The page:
Driving Rules for Roundabouts in Florida
Roundabouts are widely used throughout the rest of the world, but cities, towns and municipalities across the United States have been slow to adopt them despite the fact that many studies show them to be safer and more efficient at moving traffic through than traditional traffic lights. Roundabouts in Florida are slowly beginning to be adopted as well, but very few drivers have any idea what to actually do while driving in a roundabout. Some drivers fly into them at high speeds and refuse to yield to the cars that are already in the roundabout, while other motorists who are already in the roundabout may come to a complete stop to let other cars into the roundabout even when not required to do so. If you have been injured due to someone else’s negligence in an accident that occurred in a roundabout, then the experienced attorneys of Schwed, Adams & McGinley can assist you in recovering maximum compensation for the injuries you suffered as a result of someone else’s negligence.
Law Relating to Roundabouts in Florida
Roundabouts in Florida are designed to cut down on accidents and move all traffic in a single direction at once. Due to the fact that traffic is only going in a single direction, then a driver only has to look a single way–left–before proceeding into a roundabout. Drivers who approach, but have not already entered, a roundabout typically have yield signs and are supposed to yield the right of way to vehicles that are already in the roundabout. If a driver is waiting to enter into a roundabout, then he or she is required to wait until traffic has cleared and the motorist can then proceed safely into the roundabout. Drivers are also required to still use a turn signal if turning right out of a roundabout to ensure that other vehicles know where the turning vehicle is headed.
What About Pedestrians and Bicyclists?
Pedestrians and bicyclists can be a particular challenge for drivers who are in roundabouts because, like everything else about roundabouts, the rules are not as clear cut in a roundabout as at a normal intersection, where there would be a pedestrian signal present to tell pedestrians when it is safe to go and when it is not. Each roundabout typically will have a crosswalk and then will also have an island in the center for pedestrians to wait for traffic to clear while crossing each side of the roundabout. Pedestrians are only permitted to cross a single side of the roundabout at any one time and are required to wait on the center island for traffic to clear before proceeding to cross to the other side. Roundabouts typically will not contain bicycle lanes, so bicyclists are required to either use the crosswalks like any pedestrian would or else to follow the same rules as motorists.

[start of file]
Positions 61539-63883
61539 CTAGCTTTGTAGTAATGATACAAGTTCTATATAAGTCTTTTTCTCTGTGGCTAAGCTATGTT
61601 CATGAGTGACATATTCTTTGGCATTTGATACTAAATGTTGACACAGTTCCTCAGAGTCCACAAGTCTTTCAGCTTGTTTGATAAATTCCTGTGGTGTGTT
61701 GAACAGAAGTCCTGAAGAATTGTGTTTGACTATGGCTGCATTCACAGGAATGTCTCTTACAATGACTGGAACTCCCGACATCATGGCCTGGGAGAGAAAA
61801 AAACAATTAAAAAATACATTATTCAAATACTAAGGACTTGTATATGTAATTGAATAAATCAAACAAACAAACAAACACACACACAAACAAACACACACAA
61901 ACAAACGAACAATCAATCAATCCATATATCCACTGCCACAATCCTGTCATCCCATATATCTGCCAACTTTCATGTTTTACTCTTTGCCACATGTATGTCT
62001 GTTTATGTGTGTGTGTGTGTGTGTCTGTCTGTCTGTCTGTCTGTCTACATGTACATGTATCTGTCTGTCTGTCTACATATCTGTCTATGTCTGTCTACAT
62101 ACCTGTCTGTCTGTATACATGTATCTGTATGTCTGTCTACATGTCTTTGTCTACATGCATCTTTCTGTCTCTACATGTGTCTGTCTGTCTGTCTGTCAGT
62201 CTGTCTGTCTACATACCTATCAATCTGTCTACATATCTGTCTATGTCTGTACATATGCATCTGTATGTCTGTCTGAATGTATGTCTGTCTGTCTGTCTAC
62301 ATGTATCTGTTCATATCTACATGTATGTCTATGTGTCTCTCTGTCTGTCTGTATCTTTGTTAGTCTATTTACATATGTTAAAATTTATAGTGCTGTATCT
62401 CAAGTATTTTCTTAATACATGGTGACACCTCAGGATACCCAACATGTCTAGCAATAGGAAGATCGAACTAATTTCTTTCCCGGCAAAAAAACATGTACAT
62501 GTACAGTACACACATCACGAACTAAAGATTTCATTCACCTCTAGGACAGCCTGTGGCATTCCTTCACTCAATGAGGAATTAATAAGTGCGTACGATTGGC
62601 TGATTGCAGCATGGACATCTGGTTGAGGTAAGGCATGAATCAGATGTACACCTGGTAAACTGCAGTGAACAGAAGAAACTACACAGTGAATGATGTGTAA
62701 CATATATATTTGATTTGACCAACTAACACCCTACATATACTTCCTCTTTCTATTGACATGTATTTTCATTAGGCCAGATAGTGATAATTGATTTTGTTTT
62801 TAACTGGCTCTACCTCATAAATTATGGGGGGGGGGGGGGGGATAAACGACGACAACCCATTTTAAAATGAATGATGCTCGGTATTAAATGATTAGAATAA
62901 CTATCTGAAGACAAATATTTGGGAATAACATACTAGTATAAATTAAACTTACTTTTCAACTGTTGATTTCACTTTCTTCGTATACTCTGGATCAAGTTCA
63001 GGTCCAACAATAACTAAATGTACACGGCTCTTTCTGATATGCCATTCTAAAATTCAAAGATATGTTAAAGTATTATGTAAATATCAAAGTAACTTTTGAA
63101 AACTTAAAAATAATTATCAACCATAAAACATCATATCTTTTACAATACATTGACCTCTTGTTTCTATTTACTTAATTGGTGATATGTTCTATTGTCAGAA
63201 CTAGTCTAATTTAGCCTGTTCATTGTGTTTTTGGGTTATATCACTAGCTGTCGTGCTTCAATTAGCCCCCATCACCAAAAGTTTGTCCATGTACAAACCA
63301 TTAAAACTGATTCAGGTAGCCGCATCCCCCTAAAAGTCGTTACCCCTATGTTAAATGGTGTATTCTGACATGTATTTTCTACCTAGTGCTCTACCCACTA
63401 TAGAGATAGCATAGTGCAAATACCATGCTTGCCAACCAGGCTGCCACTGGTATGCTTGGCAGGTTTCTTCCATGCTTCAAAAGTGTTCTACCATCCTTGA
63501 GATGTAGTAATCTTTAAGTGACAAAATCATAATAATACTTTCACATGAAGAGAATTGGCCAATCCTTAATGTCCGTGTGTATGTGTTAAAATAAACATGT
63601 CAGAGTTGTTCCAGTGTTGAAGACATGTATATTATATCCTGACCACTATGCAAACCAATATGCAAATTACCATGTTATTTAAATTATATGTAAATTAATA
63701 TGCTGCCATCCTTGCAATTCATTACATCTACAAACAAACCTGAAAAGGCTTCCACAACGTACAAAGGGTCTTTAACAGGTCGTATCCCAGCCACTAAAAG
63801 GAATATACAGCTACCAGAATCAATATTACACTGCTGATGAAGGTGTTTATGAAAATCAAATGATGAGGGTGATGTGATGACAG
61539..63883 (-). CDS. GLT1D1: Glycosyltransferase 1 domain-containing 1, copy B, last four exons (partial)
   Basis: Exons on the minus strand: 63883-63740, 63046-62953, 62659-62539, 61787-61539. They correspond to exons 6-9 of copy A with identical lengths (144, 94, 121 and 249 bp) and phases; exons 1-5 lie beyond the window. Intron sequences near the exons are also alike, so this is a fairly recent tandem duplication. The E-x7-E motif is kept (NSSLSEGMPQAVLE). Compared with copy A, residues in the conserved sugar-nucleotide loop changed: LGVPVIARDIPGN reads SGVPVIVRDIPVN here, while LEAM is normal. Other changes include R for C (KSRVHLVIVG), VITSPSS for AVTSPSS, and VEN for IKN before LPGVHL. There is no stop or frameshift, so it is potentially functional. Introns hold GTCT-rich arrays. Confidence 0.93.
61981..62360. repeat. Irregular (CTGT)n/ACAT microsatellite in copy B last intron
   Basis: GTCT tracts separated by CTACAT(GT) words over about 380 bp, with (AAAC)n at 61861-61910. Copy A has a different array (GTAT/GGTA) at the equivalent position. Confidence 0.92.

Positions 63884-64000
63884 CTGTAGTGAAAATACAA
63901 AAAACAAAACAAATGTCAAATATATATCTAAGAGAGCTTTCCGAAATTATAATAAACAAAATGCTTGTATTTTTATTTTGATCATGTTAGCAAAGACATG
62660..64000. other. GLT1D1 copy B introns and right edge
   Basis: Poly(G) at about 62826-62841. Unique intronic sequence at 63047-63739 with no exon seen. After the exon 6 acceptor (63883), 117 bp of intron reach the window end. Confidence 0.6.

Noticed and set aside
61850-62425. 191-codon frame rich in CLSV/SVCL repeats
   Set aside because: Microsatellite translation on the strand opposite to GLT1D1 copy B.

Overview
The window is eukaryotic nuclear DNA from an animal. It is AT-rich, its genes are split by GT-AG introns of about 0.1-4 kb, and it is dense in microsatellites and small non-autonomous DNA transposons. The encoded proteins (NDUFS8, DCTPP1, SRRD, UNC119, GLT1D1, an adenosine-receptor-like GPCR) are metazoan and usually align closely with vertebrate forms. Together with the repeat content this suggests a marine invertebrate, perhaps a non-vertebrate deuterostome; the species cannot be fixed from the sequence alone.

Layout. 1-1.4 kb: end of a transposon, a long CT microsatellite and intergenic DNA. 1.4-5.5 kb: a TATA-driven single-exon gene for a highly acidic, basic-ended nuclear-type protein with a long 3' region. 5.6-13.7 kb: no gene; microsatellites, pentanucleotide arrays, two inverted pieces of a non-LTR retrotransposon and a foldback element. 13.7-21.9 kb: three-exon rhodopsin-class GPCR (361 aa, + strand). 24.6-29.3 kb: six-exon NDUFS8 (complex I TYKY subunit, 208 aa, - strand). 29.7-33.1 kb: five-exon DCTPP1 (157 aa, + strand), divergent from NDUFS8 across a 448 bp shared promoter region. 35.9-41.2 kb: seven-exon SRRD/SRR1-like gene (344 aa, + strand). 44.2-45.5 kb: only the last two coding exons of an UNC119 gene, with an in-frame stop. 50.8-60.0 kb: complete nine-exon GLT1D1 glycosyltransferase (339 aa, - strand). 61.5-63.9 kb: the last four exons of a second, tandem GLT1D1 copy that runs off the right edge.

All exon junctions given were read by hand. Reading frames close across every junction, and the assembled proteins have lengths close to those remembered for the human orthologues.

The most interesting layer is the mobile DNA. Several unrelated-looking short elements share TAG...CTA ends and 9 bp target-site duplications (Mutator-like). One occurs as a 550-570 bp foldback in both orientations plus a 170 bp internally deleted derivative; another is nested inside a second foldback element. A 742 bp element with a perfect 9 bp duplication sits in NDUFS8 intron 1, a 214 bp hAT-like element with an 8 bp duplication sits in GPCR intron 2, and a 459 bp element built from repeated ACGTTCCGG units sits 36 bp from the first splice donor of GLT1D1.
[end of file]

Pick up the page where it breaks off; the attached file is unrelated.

Contact Schwed, Adams & McGinley
At Schwed, Adams & McGinley, our experienced personal injury attorneys have more than 150 years of experience representing the victims of motor vehicle accidents and other personal injury scenarios in Florida. Our firm and its attorneys have handled cases involving accidents caused in roundabouts and, unlike many Floridians, are familiar with the rules that apply to both motorists and pedestrians in roundabouts. If you have been injured due to someone else’s negligence in Florida, contact the experienced personal injury attorneys at Schwed, Adams & McGinley, P.A today at 877-694-6079 or email@example.com for a free consultation.